Sherlock Holmes back for more in ‘Game of Shadows’

LOS ANGELES, (Reuters) – In 2009, British film  writer/director Guy Ritchie shocked Sherlock Holmes purists by  rebooting the classic crime-fighting character for a new  generation of movie fans.

Robert Downey Jr.

Gone were the traditional — and easily parodied — capes,  deerstalker hats and pipes. Instead, as embodied by Robert  Downey Jr., the famous detective was now part intellectual  sleuth, part martial arts action-hero, and he was partnered  with a slimmed-down, pumped-up Watson, played by Jude Law.

The result? Elementary — a $525 million global box office  hit. And now the team are back in the sequel, “Sherlock Holmes:  A Game of Shadows”, set for release on Friday.

“It was such a cathartic experience the first time around,  and such an enjoyable one, that we all just wanted to do it  again,” said Ritchie, who made his mark with the flashy, indie  gangster caper “Lock, Stock and Two Smoking Barrels.”

This time, Holmes and Watson face a new adversary, the  brilliant but evil Professor James Moriarty (Jared Harris) who  is scheming to bring down European governments and has  threatened the life of a Gypsy fortune teller (Swedish actress  Noomi Rapace, in her first English-speaking role).

Downey Jr. said that while the actors had a tight script  from which to work, ad-libs and on-set improvisation were very  much the guiding force of the production. “It’s a democracy in the truest and most frustrating and  most rewarding sense of the word,” said Downey Jr. whose Holmes  once again wears many disguises including one drag outfit.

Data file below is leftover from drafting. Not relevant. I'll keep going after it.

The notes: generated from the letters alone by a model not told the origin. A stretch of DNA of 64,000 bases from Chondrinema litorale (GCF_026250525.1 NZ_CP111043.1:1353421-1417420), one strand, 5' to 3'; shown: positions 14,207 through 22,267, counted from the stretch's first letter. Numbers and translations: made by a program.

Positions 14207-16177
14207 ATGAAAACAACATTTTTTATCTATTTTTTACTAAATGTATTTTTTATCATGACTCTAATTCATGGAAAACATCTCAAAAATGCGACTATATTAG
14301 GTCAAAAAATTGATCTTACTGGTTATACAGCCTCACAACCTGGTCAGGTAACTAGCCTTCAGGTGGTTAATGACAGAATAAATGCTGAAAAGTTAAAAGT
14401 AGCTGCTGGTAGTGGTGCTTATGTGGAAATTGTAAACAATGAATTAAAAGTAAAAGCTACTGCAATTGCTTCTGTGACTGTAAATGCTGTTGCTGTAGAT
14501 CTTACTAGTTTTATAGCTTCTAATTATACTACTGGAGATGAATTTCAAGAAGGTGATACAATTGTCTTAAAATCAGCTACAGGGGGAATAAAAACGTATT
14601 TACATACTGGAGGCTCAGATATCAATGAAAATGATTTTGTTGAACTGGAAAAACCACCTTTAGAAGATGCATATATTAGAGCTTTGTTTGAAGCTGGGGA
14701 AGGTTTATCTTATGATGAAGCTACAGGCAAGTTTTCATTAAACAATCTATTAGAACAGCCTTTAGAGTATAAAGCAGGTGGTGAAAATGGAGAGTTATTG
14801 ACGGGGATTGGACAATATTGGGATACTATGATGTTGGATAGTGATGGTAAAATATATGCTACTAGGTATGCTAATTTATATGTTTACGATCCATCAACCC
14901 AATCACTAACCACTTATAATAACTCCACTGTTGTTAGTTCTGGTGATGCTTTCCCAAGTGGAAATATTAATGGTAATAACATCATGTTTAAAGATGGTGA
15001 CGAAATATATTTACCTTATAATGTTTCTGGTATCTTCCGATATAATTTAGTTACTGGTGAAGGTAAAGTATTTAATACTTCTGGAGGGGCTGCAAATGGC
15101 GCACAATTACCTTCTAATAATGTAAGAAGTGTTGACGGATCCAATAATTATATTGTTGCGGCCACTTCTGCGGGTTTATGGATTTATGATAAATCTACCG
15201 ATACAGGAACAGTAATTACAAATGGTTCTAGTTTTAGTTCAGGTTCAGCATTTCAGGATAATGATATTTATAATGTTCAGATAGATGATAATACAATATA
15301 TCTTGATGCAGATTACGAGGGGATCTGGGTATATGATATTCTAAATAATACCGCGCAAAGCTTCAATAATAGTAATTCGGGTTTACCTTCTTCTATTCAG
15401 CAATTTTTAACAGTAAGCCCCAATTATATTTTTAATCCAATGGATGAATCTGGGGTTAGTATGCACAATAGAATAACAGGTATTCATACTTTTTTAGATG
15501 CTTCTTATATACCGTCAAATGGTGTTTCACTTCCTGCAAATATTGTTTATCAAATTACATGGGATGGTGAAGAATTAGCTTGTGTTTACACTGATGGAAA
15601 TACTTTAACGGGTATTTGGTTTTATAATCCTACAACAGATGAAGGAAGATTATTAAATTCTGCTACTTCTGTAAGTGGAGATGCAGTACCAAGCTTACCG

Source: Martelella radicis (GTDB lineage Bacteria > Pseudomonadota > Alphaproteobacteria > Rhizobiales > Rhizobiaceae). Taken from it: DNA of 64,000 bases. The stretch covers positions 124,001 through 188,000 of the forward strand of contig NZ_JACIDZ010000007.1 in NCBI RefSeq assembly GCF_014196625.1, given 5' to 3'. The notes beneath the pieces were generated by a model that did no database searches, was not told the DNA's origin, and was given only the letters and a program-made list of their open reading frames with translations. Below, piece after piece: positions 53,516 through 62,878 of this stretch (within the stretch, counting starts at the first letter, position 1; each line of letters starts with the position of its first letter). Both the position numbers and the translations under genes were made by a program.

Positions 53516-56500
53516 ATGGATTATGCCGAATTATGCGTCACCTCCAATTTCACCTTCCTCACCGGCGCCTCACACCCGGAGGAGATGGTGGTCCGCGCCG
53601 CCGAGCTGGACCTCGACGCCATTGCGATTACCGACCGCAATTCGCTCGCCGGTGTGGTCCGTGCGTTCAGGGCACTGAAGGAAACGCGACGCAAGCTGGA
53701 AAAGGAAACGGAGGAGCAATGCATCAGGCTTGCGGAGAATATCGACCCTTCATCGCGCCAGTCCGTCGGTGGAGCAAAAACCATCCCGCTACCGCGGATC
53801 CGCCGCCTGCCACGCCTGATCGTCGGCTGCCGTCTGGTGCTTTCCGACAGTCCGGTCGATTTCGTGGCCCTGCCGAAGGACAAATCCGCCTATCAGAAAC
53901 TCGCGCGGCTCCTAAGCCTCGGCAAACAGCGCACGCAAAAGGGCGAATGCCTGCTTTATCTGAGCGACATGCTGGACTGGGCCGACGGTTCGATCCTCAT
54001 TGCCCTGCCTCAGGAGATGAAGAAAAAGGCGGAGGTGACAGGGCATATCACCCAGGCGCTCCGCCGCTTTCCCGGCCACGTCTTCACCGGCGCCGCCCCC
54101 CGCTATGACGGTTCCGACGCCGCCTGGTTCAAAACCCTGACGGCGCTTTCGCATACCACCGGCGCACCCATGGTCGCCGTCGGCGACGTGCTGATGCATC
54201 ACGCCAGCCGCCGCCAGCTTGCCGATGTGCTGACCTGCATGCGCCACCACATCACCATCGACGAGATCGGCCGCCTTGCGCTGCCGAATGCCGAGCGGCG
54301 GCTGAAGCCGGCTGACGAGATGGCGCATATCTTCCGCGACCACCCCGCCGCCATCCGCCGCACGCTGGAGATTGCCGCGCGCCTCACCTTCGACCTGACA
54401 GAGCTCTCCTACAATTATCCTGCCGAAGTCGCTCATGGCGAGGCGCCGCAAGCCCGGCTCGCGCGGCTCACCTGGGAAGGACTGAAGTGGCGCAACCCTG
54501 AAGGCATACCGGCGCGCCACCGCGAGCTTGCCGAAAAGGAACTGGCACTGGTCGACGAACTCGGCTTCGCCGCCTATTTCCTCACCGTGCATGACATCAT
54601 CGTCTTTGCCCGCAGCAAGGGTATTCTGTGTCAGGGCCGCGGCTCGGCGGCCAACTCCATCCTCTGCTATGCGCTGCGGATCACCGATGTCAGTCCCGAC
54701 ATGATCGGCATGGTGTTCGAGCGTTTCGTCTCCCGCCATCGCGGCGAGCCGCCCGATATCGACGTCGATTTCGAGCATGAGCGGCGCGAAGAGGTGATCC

Harris said that being thrown into the tight-knit group of  previous Holmes collaborators was “quite a challenge.” He said  he would bring up ideas “and even if they didn’t like them,  they’d nod politely and just never circle back to them.”

The classically-trained actor (son of actor Richard Harris)  had to learn to be prepared for the unexpected.

“Jared and I would have a scene we’d be shooting in two  days, and he’d say, ‘Is this going to pretty much stay like  this?’ and I’d go, ‘Not a word of it,’“ said Downey Jr. “And  it’d be like that.”

Ultimately, Downey Jr. said “everything Jared did…was  essentially thrown at him with very little time to prepare, so  it was ‘shock and awe,’ an exercise in trial by fire.”

Early reviews have been mixed with Hollywood trade paper  Variety saying the sequel improves on the original — thanks  largely to the scenes between Holmes and Moriarty.

The Hollywood Reporter, however, said the action “perhaps  arresting the first couple of times you see it, already seems  hackneyed, mannered and overworked.”

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